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|Title:||Contemporary Concise Review 2021: Pulmonary nodules from detection to intervention.||Austin Authors:||Stone, Emily;Leong, Tracy L||Affiliation:||Respiratory and Sleep Medicine
Department of Thoracic Medicine and Lung Transplantation, St Vincent's Hospital Sydney, Sydney, New South Wales, Australia..
School of Clinical Medicine, UNSW, Sydney, New South Wales, Australia..
School of Public Health, University of Sydney, Sydney, New South Wales, Australia..
Faculty of Medicine, Dentistry and Health Sciences, University of Melbourne, Melbourne, Victoria, Australia..
|Issue Date:||17-May-2022||metadata.dc.date:||2022||Publication information:||Respirology (Carlton, Vic.) 2022; 27(9): 776-785||Abstract:||The US Preventive Task Force (USPSTF) has updated screening criteria by expanding age range and reducing smoking history required for eligibility; the International Lung Screen Trial (ILST) data have shown that PLCOM2012 performs better for eligibility than USPSTF criteria. Screening adherence is low (4%-6% of potential eligible candidates in the United States) and depends upon multiple system and patient/candidate-related factors. Smoking cessation in lung cancer improves survival (past prospective trial data, updated meta-analysis data); smoking cessation is an essential component of lung cancer screening. Circulating biomarkers are emerging to optimize screening and early diagnosis. COVID-19 continues to affect lung cancer treatment and screening through delays and disruptions; specific operational challenges need to be met. Over 70% of suspected malignant lesions develop in the periphery of the lungs. Bronchoscopic navigational techniques have been steadily improving to allow greater accuracy with target lesion approximation and therefore diagnostic yield. Fibre-based imaging techniques provide real-time microscopic tumour visualization, with potential diagnostic benefits. With significant advances in peripheral lung cancer localization, bronchoscopically delivered ablative therapies are an emerging field in limited stage primary and oligometastatic disease. In advanced stage lung cancer, small-volume samples acquired through bronchoscopic techniques yield material of sufficient quantity and quality to support clinically relevant biomarker assessment.||URI:||https://ahro.austin.org.au/austinjspui/handle/1/30196||DOI:||10.1111/resp.14296||ORCID:||0000-0001-9021-8449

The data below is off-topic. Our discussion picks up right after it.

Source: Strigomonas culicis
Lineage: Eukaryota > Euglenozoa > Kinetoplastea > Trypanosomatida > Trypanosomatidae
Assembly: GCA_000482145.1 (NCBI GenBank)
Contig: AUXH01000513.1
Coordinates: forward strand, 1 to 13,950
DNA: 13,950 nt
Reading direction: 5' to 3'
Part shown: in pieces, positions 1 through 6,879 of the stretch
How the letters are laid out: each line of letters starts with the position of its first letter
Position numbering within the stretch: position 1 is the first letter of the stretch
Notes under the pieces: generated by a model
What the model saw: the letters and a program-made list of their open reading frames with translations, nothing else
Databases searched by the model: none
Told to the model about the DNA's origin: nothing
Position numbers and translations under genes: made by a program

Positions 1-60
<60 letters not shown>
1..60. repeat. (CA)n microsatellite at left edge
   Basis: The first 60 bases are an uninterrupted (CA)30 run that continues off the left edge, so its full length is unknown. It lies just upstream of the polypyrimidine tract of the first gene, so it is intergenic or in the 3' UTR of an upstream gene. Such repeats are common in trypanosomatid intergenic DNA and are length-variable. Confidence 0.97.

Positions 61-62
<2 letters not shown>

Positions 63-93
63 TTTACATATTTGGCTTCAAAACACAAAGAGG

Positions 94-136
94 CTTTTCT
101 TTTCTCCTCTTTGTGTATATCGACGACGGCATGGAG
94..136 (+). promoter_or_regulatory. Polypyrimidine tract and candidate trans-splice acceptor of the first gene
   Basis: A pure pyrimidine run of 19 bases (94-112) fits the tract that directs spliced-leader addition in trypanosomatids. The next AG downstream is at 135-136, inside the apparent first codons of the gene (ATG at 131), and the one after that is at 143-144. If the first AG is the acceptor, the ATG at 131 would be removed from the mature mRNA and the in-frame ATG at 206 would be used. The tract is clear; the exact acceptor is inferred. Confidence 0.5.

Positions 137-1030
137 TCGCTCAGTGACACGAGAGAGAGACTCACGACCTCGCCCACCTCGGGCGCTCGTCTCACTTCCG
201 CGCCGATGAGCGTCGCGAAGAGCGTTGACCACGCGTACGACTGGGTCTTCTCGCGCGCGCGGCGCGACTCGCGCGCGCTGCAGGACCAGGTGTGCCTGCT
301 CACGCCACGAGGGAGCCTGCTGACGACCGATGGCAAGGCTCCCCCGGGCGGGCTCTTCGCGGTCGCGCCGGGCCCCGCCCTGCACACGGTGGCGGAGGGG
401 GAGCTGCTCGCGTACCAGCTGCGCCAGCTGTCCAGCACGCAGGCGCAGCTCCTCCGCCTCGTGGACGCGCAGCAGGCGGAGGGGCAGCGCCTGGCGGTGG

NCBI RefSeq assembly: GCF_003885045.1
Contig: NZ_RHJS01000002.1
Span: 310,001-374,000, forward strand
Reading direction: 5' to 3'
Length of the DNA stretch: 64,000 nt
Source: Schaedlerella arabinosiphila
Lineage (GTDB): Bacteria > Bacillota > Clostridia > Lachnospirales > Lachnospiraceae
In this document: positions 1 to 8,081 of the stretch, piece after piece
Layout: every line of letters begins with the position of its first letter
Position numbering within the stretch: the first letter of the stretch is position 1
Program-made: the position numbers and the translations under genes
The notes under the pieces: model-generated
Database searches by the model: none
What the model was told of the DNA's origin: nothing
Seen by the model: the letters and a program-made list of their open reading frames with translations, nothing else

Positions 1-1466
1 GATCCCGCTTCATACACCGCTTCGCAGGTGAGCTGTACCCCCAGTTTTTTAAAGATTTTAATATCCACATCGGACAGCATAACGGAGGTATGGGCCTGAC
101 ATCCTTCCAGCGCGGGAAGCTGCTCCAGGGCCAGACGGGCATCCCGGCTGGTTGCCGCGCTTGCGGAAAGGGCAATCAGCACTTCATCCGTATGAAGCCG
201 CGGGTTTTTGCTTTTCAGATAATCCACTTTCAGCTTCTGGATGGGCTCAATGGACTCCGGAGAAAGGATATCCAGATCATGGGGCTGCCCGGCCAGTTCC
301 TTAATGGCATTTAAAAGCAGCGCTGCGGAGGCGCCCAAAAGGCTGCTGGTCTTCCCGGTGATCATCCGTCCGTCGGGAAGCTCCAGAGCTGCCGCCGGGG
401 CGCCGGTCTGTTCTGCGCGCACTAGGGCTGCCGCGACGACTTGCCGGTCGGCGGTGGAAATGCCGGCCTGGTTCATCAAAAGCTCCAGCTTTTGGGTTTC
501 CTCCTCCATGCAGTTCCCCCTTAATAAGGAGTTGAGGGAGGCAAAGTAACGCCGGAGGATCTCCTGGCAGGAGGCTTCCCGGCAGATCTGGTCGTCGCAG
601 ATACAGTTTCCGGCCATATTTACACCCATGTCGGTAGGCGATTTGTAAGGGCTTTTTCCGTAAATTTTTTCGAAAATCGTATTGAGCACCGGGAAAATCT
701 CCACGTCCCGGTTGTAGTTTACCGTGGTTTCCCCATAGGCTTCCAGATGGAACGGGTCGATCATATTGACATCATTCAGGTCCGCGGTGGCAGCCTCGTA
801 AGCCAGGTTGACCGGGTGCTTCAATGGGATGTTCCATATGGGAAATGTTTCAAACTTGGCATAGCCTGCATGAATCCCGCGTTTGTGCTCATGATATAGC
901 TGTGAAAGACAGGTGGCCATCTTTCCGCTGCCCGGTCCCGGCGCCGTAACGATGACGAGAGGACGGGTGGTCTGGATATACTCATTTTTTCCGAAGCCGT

|Journal:||Respirology (Carlton, Vic.)||PubMed URL:||35581532||PubMed URL:||https://pubmed.ncbi.nlm.nih.gov/35581532/||Type:||Journal Article||Subjects:||biomarkers
|Appears in Collections:||Journal articles|
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